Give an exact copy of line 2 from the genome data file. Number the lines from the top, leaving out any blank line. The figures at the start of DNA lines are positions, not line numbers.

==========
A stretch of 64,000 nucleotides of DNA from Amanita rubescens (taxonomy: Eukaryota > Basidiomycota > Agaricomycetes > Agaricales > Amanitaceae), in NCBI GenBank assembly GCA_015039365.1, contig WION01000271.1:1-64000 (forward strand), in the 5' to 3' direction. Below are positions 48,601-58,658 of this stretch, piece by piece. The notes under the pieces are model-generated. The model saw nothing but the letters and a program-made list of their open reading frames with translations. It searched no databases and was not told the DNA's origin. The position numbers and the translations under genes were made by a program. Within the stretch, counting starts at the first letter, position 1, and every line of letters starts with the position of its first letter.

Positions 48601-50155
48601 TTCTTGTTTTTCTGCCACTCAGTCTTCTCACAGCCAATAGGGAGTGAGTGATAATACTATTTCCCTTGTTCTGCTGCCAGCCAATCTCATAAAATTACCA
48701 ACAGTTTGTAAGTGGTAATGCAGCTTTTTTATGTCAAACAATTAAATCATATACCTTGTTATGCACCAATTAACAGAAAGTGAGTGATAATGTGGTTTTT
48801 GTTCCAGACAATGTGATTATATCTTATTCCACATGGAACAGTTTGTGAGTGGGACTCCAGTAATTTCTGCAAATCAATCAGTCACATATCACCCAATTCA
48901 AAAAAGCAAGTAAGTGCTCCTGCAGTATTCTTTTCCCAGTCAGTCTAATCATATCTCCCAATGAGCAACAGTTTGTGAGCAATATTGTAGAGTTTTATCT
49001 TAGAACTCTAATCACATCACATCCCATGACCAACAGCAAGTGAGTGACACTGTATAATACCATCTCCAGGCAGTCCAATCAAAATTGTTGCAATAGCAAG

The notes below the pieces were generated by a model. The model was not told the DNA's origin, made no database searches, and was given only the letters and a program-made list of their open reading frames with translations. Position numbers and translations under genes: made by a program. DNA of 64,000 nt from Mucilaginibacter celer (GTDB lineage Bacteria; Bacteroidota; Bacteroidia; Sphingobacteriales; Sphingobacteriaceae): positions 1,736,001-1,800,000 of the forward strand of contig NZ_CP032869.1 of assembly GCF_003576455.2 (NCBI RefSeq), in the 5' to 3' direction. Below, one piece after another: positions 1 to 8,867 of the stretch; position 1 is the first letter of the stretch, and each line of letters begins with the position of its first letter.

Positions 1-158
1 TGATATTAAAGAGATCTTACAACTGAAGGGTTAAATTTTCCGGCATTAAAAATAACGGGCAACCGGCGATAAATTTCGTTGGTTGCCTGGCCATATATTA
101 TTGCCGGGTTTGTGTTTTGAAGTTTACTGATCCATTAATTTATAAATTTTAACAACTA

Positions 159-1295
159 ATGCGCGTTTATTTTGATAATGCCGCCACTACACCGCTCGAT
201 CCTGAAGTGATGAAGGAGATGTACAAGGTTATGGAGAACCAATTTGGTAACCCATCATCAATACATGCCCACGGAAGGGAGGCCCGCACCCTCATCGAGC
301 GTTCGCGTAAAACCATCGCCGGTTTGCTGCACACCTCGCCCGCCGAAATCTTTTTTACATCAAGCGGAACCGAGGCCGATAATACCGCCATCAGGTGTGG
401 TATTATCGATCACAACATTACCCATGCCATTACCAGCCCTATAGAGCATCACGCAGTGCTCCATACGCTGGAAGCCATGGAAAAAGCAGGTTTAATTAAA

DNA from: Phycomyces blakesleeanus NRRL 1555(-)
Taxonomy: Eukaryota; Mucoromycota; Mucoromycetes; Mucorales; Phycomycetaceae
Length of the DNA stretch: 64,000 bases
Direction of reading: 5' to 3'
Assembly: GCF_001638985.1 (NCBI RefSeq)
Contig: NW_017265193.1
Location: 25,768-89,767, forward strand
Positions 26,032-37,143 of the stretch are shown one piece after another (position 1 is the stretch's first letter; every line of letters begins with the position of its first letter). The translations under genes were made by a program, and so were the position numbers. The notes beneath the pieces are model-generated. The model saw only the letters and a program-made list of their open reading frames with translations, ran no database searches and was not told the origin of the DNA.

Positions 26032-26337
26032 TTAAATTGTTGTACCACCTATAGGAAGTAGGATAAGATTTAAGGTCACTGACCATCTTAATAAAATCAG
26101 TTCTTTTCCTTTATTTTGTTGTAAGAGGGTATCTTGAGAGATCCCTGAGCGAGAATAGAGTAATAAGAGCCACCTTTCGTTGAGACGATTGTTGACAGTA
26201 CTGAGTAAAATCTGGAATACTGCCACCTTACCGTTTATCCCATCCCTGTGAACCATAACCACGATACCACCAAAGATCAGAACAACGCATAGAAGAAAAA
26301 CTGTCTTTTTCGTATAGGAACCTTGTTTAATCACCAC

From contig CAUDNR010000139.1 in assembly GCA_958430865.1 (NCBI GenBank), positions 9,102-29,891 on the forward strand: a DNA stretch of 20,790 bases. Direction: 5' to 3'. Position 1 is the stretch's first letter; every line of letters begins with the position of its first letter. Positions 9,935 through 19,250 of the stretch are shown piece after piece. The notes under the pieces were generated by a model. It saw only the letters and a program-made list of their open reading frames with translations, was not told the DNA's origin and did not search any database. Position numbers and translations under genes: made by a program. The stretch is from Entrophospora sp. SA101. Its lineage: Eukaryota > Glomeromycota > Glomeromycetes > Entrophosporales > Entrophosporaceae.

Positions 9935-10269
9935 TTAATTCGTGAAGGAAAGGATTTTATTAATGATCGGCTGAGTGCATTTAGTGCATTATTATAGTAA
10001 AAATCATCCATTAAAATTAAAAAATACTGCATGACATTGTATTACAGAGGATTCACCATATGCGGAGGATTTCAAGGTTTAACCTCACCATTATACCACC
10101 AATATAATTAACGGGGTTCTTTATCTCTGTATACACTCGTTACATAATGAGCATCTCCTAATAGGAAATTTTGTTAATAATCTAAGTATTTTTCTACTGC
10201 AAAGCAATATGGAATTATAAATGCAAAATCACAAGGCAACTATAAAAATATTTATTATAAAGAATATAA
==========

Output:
Positions 48601-50155